14. Passion Investments – 91% of the UHNWIs we surveyed support passion investments such as luxury real estate, wine, coins, and art that may reflect lifestyle choices 
  15. Illiquid asset classes – Despite uncertainty around central bank interest rates, UHNWIs are showing increasing interest in illiquid asset classes – homes and other real estate, collectibles and art, and debt instruments. 
  16. Luxury 2nd homes – Growing appetite for luxury second homes has pushed real-estate advice into the top five of UHNWIs’ service requirements. 

Family Offices:

  1. Single-family offices, exclusively serving one family, are set up by hiring a team of specialists from banking, wealth management, or industry bodies. These offices provide a greater level of control and greater agility than multi-family offices and are viable only to a select group of UHNWIs with a sizeable amount of wealth. 
  2. Multi-family offices that serve multiple families. Families with investable assets of USD 150 million or less often employ these offices. 
  3. Family offices typically partner with large banks and wealth management firms to leverage their balance sheets and access global deals.  Wealth Management firms have a cybersecurity advantage over family offices based on robust IT budgets and dedicated security teams. 
  4. Family offices excel at providing UHNWIs’ top four non-financial value-added services concierge services, networking opportunities, legal consultation, and lifestyle advice.
  5. Family offices stay close to clients to understand their objectives and assist in decision-making. As a result, they are a step ahead in breaking down family dynamics and establishing a bird’s-eye view of client wealth positions, including non-bankable assets.
    An aggregated view of investments across jurisdictions is critical because UHNWIs invest across geographies and asset classes. Family offices can feed portfolio management tools with data from multiple banks to facilitate a consolidated view. 
  6. Top 5 Wealth Management firm advantages – Stability, Balance sheets, Regulated / licensed, Global presence, Access to club deals 
  7. Top 5 Family offices advantages – Transparency, Personalization, Independence, Consolidated view, Education across generations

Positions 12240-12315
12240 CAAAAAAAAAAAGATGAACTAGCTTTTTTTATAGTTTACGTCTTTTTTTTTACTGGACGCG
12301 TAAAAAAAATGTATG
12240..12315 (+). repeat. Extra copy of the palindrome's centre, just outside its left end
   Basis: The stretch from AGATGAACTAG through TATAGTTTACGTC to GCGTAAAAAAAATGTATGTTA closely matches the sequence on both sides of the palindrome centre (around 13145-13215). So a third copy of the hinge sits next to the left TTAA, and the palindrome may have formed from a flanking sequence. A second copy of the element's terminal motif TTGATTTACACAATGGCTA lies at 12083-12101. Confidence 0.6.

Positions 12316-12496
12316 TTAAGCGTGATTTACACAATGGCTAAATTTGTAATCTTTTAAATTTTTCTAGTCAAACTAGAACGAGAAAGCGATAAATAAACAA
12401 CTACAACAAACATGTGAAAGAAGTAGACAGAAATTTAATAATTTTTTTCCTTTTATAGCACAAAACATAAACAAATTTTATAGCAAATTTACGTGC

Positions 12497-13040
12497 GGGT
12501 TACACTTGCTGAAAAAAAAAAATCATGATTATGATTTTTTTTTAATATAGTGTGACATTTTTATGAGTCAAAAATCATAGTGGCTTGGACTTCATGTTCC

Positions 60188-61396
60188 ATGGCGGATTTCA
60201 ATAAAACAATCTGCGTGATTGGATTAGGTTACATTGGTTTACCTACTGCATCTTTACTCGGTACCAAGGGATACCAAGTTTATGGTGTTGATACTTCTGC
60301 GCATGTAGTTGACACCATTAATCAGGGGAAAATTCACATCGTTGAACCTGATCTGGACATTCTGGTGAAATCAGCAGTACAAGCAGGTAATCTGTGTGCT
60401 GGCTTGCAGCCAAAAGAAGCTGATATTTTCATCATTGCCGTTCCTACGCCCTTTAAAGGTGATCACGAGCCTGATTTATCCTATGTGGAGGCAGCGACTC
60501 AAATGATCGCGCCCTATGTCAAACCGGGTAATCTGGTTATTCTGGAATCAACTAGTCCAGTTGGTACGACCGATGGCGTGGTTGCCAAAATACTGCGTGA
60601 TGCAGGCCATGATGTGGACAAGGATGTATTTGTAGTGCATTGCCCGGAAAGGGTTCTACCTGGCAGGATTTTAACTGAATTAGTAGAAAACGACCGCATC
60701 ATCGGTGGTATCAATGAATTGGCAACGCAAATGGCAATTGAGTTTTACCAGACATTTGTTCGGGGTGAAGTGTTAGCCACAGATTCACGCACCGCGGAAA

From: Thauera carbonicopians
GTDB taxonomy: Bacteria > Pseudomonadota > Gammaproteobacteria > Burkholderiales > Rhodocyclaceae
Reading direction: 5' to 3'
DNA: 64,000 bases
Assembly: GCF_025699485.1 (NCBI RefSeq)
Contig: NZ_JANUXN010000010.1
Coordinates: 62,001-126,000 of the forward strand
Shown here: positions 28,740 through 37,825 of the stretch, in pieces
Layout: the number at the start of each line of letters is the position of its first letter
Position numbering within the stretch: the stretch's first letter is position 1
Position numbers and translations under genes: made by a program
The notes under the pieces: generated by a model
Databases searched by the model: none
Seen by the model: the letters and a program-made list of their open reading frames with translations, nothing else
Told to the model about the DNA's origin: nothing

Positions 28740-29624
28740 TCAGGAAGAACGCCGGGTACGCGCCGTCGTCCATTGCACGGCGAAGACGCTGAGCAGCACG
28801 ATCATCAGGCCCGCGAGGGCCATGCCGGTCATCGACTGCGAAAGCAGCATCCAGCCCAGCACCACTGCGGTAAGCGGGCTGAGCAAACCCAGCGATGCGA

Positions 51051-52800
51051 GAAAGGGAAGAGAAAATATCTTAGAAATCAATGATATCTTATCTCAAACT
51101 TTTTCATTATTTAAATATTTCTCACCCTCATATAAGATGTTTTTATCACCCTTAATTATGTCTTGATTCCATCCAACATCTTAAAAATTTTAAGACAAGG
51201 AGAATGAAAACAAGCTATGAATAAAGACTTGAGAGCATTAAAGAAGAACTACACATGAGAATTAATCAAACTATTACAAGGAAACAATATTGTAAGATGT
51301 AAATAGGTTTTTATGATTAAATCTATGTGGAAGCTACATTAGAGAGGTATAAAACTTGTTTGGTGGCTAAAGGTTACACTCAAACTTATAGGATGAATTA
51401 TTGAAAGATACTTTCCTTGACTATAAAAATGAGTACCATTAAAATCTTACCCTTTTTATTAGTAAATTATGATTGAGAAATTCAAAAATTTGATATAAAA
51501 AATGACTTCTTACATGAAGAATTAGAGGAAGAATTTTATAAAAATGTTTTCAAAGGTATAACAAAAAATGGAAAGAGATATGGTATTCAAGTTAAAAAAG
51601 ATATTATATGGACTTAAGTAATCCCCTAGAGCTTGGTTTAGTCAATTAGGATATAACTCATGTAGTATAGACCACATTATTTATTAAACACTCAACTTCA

8. Wealth Management Firm Services – Planning, Investing, Banking solutions, Wealth management platform, Cybersecurity tools, Value-added services
  9. Integrated touch-points services – Concierge (medical, real estate, travel, education), Aggregated view of assets in multiple jurisdictions, Portfolio performance monitoring, Lifestyle advice, Banking & administrative services, Credit solutions, Insurance

 

 

Capgemini World Wealth Report 2024

1) HNW Wealth & Population Overview

Overview:

  • HNW Population in 202322.8 million
  • HNW Wealth in 2023$86.8 trillion

HNW Population (2023):

  • UHNW (> $30 million) – 220k
  • HNW ($5 m to $30 million) – 2.075 million
  • HNW ($1 m to $5 million) – 20.53 million
  • Total – 22.8 million

HNW Wealth Ownership (2023):

  • UHNW (> $30 million) – 34% of HNW Wealth
  • HNW ($5 m to $30 million) – 23% of HNW Wealth
  • HNW ($1 m to $5 million) – 43% of HNW Wealth

HNW Wealth Ownership by Population (22.8 million HNWs own $86.8 trillion wealth):

  • Wealth Ownership UHNW – 1% of HNWs (220k) owns 34% of HNW Wealth
  • Wealth Ownership HNW ($5 m to $30 million) – 9.1% of HNWs (2.075 million) owns 23% of HNW Wealth
  • Wealth Ownership HNW (with $1 m to $5 million) – 89.9% of HNWs (20.53 million) owns 43% of HNW Wealth
  • Wealth Ownership HNW (> $5 million) – 10.1% of HNWs (2.295 million) owns 57% of HNW Wealth

 

2) HNW Wealth

HNW Wealth  from 2016 to 2023 (8 Years):

  • 2016 – $63.5 trillion
  • 2017 – $70.2 trillion
  • 2018 – $68.1 trillion
  • 2019 – $74 trillion
  • 2020 – $79.6 trillion
  • 2021 – $86 trillion
  • 2022 – $83 trillion
  • 2023$86.8 trillion

HNW Wealth by Region:

  • North America – $27.5 trillion
  • APAC – $25.7 trillion
  • Europe – $18.9 trillion
  • Latin America – $9.4 trillion
  • Middle East – $3.5 trillion
  • Africa – $1.8 trillion
  • Total$86.8 trillion

HNW Wealth CAGR (Compound Annual Growth Rate):

  • 2016 to 2023 (8 years): +4.6%
  • 2022 to 2023 (1 year): +4.7%

HNW Wealth CAGR by Region (2022 to 2023):

  • North America: +7.2%
  • APAC: +4.2%
  • Europe: +3.9%
  • Latin America: +2.3%
  • Middle East: +2.9%
  • Africa: -1%

 

3) HNW Population

HNW Population:

  • 2016 – 16.5 million
  • 2017 – 18.1 million
  • 2018 – 18 million
  • 2019 – 19.6 million
  • 2020 – 20.8 million
  • 2021 – 22.5 million
  • 2022 – 21.7 million
  • 202322.8 million

HNW Population by Region:

  • North America – 7.9 million
  • APAC – 7.4 million
  • Europe – 5.8 million
  • Middle East – 900k
  • Latin America – 600k
  • Africa – 200k
  • Total22.8 million

HNW Population CAGR (Compound Annual Growth Rate):